Monday Night Football is a near sacred ritual in our home, dating back to Jim’s younger years. In one of my favorite anecdotes from his childhood, little Jimmy, who is the youngest of four boys, would come home from school each week as a young elementary student, eat dinner, do his homework, and go to bed to be woken up in time for kick-off. With Andrew in Bolivia this NFL season, I have picked up the mantle of Jim’s watching companion and embraced Monday night dinners in front of the TV watching football.

Last night I had an after work haircut and didn’t get in till late. Flinging open the front door, my greeting was “Let’s go Bills!” whom I had picked to win only to see Jim stone-faced, somberly watching coverage of Buffalo Bill’s safety Damar Hamlin’s dramatic on-field collapse. There was no trash talk or celebratory end zone dances to be found. Instead, grown men, who are paid to slam other grown men to the ground each

Duane Burleson/Associated Press

week, hid their faces and cried while countless sports commentators and fans sent thoughts and prayers to Hamlin and his family.

I in no way wish to minimize the trauma of those who witnessed the medical personnel’s desperate struggle to revive Hamlin. What his family, teammates and fans witnessed was, I am sure, a horror they will never forget. I applaud the NFL’s decision to suspend play in deference not only to Hamlin but also out of respect for the shock and grief of both teams.

However (you knew a “however” was coming), I do take issue with a great deal of the hyperbole spouted by ESPN commentators and others regarding the significance of this event. Yes, Hamlin obviously experienced a potentially life-altering injury or at least a life-altering event. We can only speculate as to the cause of his cardiac arrest. While it could be entirely unrelated to the blow to the chest he received seconds before he fell to the ground, that seems unlikely. Assuming it was related, this event only differs in severity to the countless smaller, but nonetheless life-altering injuries players experience each time they take the field. How many other players in the very same game received a few more bumps and bruises, a little more damage to their knees, another blow to the head, all of which add up to wear and tear on their bodies which is irreversible, impacting their quality and likely length of life?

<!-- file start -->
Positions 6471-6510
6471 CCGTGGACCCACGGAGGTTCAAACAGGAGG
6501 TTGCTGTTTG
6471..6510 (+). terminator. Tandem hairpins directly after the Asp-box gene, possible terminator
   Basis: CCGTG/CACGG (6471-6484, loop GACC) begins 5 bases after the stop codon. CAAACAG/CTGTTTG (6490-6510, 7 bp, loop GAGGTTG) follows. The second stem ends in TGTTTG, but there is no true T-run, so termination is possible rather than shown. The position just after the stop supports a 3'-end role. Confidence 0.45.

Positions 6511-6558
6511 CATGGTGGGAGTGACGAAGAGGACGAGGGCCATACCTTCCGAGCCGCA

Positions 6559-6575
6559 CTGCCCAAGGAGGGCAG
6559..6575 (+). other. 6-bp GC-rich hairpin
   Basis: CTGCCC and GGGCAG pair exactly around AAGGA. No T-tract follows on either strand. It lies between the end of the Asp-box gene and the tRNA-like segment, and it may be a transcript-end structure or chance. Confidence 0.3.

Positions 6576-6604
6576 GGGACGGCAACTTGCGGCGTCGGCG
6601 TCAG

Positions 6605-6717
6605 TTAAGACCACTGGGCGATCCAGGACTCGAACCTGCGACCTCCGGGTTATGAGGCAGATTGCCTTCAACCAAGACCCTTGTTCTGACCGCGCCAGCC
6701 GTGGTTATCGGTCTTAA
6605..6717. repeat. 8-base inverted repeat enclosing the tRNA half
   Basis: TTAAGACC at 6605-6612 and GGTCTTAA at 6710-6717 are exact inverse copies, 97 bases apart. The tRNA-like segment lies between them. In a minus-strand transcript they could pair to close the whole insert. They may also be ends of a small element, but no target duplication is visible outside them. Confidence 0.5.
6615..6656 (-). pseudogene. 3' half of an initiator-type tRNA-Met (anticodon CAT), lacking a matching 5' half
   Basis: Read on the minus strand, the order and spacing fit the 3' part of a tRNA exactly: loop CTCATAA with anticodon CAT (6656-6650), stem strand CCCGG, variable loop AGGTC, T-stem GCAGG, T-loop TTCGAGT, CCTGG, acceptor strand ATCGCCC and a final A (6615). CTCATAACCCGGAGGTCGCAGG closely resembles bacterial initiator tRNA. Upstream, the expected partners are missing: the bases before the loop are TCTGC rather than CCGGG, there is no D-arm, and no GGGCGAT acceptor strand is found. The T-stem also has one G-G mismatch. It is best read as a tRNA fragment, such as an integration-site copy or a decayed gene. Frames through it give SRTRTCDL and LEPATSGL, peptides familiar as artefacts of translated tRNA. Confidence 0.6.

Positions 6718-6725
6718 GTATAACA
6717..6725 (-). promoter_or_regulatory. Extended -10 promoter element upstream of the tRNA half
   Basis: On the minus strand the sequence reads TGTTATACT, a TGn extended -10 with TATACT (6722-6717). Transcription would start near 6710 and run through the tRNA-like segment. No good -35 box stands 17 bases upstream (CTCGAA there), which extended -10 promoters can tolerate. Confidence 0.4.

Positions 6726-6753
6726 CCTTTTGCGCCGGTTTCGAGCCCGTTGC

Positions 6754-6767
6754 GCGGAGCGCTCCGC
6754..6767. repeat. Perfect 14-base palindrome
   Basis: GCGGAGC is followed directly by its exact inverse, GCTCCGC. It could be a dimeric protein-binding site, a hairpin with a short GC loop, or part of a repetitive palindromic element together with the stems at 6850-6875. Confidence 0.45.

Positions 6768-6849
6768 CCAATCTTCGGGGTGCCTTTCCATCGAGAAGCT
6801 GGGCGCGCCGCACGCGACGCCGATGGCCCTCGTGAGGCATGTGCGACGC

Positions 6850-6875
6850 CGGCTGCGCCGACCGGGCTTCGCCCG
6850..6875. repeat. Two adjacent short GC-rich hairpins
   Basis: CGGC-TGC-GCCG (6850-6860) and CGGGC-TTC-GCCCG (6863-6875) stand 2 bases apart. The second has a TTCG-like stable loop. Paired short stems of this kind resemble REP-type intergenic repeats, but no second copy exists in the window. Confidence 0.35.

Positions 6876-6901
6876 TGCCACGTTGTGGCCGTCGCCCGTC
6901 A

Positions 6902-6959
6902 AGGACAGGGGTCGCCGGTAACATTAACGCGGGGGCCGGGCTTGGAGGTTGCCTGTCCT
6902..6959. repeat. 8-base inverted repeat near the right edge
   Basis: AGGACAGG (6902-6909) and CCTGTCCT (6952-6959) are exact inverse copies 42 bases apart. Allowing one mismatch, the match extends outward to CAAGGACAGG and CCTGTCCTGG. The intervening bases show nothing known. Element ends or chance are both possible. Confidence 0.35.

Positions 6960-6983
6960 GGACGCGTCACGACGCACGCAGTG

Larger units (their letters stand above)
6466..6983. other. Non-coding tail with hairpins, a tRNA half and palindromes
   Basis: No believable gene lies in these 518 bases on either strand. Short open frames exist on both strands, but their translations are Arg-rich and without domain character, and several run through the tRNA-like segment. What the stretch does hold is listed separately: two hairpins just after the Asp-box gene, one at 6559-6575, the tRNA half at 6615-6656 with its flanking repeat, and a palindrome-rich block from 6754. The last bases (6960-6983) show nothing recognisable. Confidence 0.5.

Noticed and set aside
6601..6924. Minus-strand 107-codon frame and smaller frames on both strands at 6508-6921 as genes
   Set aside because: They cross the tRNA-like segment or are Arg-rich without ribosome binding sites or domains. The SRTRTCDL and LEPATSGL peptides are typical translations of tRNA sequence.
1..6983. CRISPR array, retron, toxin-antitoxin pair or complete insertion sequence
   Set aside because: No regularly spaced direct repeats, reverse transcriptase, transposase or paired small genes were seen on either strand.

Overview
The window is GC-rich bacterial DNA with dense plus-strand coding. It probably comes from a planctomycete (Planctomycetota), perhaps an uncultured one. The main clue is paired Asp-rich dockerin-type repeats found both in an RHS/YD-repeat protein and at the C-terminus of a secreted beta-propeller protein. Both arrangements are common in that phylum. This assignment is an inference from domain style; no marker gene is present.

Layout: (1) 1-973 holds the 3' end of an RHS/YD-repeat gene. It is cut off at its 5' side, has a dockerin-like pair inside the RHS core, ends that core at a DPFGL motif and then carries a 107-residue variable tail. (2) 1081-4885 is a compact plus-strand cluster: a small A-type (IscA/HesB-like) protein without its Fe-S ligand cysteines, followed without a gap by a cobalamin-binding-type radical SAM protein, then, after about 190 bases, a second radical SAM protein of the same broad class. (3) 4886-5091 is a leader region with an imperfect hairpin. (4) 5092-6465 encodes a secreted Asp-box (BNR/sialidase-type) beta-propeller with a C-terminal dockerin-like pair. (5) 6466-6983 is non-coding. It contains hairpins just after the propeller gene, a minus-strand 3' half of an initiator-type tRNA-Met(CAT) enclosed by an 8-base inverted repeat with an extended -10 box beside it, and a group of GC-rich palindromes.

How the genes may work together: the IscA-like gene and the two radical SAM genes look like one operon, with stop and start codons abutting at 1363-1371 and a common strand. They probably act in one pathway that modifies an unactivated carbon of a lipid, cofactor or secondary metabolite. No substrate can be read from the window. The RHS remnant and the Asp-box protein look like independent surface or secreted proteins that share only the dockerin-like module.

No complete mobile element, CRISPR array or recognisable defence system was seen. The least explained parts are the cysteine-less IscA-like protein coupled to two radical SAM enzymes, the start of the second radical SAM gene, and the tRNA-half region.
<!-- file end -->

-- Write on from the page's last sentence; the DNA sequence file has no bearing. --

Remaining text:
And how does this differ from highway workers hit by cars, policemen killed in the line of duty, coal miners with black lungs, etc., except in the size of their paychecks and the amount of attention and concern their injuries arouse? There was a baggage handler killed earlier this week while going about his unglamorous job in an Alabama regional airport. Where were the mourners questioning the safety of his working conditions or calling for the airport to be closed longer than a few hours out of respect?

I’m in no way saying that in the face of such a sudden and dramatic event we shouldn’t be moved, or pause to reflect, or if so inclined to say a prayer. But instead, I first caution against painting Damar Hamlin as a victim. Life is a game of weighing pros and cons and choosing which risks you are willing to take and which you wish to avoid. Hamlin chose an inherently risky profession, with decidedly high rewards. Let’s honor that choice rather than paint him as an oppressed victim of a violent profession.

Secondly, I suggest we all take stock and recognize that if an exceptionally healthy 24-year-old can go to work one day and drop, even momentarily, dead of a heart attack, then who knows what the game of life has in store for the rest of us? Death is just a drive down the highway or a visit to the doctor for any of us. I think that is what stirred such raw emotion among commentators, fans, and players alike. Not the singularity of Hamlin’s collapse but the universality of it. The idea that it could have been me and it will be one day. Are you ready for your final play?

There once was a young man, healthy and strong. And He was engaged in a game of sorts, a high stakes game of life and death. He lived and then He died and then He rose in victory. One day He will return and settle the score. It could be today, it could be tomorrow, it could even be on a Monday night.

Leave a Reply

  • (will not be published)